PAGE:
Inescapable - Review
Though it was likely intended to create a sense of isolation, what Inescapable’s lack of music did to me was give me ample time to think. Within its audio void, it became easy to see Inescapable’s various parts, how they fit and why they were there. And as I observed and seemed to spend more time analysing than playing, a pattern began to appear, one which seemed to subliminally cry out “there is no point to any of this.”
Inescapable is a game built-in the image of the greats which came before it, most clearly Super Metroid, but it doesn’t know where to go beyond replicating elements that worked in other games. There’s a suffocating sense of routine running through Inescapable, each piece fitting cleanly in its designated space as if that alone gives it a purpose.
Monsters populate every hallway and cavern, upgrades section off parts of levels, and backtracking is used heavily as if to create an illusion of larger scale. But why? Why am I fighting so many of the same creature when shooting is neither fun nor gives any reward? What is the point of an upgrade with such a minimally used application? Why are levels so large if there’s nothing within them?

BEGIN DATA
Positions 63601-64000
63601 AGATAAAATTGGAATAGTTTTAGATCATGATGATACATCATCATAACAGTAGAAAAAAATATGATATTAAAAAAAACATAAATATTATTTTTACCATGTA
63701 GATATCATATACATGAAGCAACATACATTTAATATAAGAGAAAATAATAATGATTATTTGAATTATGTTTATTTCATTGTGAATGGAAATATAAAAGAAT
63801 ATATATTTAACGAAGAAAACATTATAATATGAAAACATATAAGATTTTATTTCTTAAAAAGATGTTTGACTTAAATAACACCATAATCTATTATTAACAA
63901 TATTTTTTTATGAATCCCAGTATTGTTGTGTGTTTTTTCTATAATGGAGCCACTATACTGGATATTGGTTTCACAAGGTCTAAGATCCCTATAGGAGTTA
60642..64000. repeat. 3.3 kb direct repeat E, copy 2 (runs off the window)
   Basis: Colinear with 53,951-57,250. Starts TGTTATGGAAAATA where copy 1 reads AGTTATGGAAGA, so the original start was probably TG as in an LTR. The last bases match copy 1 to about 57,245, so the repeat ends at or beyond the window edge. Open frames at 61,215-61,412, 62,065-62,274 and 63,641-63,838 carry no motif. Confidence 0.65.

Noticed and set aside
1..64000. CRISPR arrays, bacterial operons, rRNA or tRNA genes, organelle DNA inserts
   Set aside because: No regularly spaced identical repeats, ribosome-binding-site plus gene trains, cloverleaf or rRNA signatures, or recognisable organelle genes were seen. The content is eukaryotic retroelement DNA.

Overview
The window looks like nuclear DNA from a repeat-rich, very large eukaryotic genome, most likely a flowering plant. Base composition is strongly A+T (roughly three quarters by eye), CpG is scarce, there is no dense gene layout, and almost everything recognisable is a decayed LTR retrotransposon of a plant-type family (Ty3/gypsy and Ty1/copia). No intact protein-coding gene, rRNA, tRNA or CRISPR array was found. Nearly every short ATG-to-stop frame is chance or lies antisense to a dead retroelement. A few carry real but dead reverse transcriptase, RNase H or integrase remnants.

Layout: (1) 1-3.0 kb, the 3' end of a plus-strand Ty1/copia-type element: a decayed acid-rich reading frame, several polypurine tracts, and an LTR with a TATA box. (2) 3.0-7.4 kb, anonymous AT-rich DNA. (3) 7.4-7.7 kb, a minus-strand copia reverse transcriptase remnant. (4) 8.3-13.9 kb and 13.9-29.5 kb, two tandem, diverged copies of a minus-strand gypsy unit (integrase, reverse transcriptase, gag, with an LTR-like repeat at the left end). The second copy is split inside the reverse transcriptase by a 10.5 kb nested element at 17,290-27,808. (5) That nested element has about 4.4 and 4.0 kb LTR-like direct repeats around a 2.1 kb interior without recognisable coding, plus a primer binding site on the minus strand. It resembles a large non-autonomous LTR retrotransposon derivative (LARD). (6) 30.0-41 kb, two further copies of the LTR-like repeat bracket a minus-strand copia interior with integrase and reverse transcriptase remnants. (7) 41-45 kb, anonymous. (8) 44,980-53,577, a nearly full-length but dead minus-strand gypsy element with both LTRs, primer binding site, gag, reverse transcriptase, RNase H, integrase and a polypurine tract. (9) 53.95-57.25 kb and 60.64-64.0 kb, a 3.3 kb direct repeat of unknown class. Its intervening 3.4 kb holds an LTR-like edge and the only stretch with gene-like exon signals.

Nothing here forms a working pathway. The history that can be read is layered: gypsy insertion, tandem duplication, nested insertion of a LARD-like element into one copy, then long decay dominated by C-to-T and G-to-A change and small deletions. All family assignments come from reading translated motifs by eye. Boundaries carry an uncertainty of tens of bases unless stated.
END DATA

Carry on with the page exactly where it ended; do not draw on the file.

I don’t want to say that Inescapable was designed to waste your time, but it definitely feels intentionally drawn out for the sake of it. There is never an end goal to anything you’re doing beyond continuing to explore, to collect, to fight off the incessant monsters whose only real crime is forcing you to stop every few steps to take them out. It’s as if the game desperately wants to keep you playing to give it more time to find the reason you’ve been forced to run around so much. It doesn’t find it though, and what’s been put in place is such an earnestly fabricated attempt at relevance that I just wished Inescapable had come out with it at the start and saved us both the needless journey.